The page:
With all loses, we must look back, reminisce and recall to mind the mercies of the Lord. We must savor the good and sift through and sift out the bad. My mom was sick — I mean really sick — for the last six months of her life. I watched as she withered away, and the loss of her health and her strength was as hurtful as the loss of her presence.

But the grandkids and my sisters and I have the legacy of her love, many, many, meaningful memories and the wonderful well wishes and the sweet scented sentiments of our family and friends that will carry us till we see her again one day.

Sweet And Sour Sixteen

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My University of Maryland Terrapins are good enough to go all the way. And, at times, they’re bad enough to go nowhere.  That’s the sweetness and sourness of my team. And Jake Layman has been as sweet and sour as they come. No offense to Melo Tribble, but Layman is the lynchpin. As goes Layman, so go the Terps. When he’s hot, they’re hot, and when he’s not, they’re not. So let’s hope that Layman lays it all down and leaves nothing on the court tonight. That would be sweet. They’ve made it to the Sweet 16 and they’re facing the Top Seeded Kansas Jayhawks tonight. At 9:40 pm. So I’m grateful that I’m not going to work tomorrow.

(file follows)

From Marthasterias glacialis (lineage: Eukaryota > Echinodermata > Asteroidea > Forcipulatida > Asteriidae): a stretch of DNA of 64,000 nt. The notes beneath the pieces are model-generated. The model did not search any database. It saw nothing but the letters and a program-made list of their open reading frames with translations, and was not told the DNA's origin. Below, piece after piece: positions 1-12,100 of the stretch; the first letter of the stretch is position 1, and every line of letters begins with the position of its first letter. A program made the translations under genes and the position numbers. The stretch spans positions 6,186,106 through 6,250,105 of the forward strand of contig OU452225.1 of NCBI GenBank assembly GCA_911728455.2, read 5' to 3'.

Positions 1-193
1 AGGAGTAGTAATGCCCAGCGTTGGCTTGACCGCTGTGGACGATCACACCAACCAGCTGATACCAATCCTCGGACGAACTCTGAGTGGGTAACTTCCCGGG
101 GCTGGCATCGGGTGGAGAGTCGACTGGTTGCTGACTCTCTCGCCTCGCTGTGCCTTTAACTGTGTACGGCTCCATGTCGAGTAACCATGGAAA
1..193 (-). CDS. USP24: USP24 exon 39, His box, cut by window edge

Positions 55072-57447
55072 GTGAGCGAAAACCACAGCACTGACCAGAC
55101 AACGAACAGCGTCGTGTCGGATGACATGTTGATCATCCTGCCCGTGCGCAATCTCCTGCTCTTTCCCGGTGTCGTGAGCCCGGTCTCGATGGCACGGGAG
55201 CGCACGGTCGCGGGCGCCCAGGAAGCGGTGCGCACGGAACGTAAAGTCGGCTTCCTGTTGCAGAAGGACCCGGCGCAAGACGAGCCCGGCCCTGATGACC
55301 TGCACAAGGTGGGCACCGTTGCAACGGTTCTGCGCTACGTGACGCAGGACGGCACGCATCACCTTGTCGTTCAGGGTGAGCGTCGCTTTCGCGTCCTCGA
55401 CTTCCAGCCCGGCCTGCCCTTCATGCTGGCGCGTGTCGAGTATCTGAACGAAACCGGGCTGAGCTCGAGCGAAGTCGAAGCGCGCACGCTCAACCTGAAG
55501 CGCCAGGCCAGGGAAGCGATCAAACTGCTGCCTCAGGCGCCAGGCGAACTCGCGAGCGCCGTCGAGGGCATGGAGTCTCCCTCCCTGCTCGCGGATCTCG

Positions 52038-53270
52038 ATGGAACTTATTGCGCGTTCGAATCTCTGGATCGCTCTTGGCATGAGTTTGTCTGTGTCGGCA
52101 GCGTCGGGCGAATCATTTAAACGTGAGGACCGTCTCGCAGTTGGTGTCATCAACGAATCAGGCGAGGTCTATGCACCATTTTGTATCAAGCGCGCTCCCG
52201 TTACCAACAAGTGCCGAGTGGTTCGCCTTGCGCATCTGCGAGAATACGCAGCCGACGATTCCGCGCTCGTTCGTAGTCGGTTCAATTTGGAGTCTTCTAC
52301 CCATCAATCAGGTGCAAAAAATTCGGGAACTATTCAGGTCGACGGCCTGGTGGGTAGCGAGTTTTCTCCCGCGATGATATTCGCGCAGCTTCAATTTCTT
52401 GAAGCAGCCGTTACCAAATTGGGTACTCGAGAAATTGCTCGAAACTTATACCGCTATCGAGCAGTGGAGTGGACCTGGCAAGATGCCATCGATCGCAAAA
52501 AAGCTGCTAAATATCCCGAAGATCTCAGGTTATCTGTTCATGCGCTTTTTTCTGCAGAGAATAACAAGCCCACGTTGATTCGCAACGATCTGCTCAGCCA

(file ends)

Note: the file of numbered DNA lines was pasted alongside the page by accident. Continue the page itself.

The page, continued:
So how ‘bout it? Do you think my Terps stand a chance? Do the pundits and the experts and the sages and the sports scholars think they stand a chance? But does that even matter? For that matter, does what others think about you matter? Of course not! What matters is, do the TERPS themselves think they stand a chance?

And that’s where most of us miss it. We turn sour and we lose our sweetness and freshness and pureness when we crave the praise of men. When we crave adoration and confirmation and affirmation to the point where we wilt and wane and wither and waste away if we don’t get a pat on the back or a smack on the butt, we’re finished before we even begin. Don’t get me wrong; we all need encouragement, but if we don’t get it we should not give up the fight. What matters most is what God says and what we believe about what HE says. I’ll say my own amen on that one. AMEN!